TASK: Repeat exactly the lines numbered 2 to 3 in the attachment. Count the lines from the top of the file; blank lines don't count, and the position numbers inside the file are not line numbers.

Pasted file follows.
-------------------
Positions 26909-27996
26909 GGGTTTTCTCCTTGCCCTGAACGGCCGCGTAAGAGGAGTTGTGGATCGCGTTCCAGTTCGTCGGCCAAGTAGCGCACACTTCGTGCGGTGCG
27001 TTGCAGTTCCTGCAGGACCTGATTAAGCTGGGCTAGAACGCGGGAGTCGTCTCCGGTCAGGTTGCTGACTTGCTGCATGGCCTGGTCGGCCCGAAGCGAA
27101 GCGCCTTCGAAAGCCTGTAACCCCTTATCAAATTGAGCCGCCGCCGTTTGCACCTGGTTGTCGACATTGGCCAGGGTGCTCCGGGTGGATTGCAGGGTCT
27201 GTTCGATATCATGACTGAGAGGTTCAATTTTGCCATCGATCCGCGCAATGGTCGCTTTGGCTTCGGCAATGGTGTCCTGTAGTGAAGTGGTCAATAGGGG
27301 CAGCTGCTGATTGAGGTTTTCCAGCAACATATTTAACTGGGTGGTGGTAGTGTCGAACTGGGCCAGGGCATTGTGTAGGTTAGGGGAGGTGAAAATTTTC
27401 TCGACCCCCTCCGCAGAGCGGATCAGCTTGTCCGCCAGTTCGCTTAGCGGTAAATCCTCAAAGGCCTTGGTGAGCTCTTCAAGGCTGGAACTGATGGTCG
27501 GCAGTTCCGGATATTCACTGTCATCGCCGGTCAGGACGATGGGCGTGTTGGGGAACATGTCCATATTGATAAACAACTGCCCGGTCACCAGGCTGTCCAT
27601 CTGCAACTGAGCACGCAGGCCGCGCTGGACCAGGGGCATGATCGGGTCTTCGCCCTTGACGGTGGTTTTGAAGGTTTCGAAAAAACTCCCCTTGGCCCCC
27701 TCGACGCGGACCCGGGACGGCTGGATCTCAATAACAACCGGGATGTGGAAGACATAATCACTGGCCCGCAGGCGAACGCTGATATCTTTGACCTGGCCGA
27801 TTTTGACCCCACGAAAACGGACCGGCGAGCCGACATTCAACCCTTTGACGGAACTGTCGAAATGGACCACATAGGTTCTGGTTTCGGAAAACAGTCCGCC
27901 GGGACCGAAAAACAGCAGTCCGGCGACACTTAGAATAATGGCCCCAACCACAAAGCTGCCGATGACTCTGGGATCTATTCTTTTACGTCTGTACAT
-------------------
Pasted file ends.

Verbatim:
26909 GGGTTTTCTCCTTGCCCTGAACGGCCGCGTAAGAGGAGTTGTGGATCGCGTTCCAGTTCGTCGGCCAAGTAGCGCACACTTCGTGCGGTGCG
27001 TTGCAGTTCCTGCAGGACCTGATTAAGCTGGGCTAGAACGCGGGAGTCGTCTCCGGTCAGGTTGCTGACTTGCTGCATGGCCTGGTCGGCCCGAAGCGAA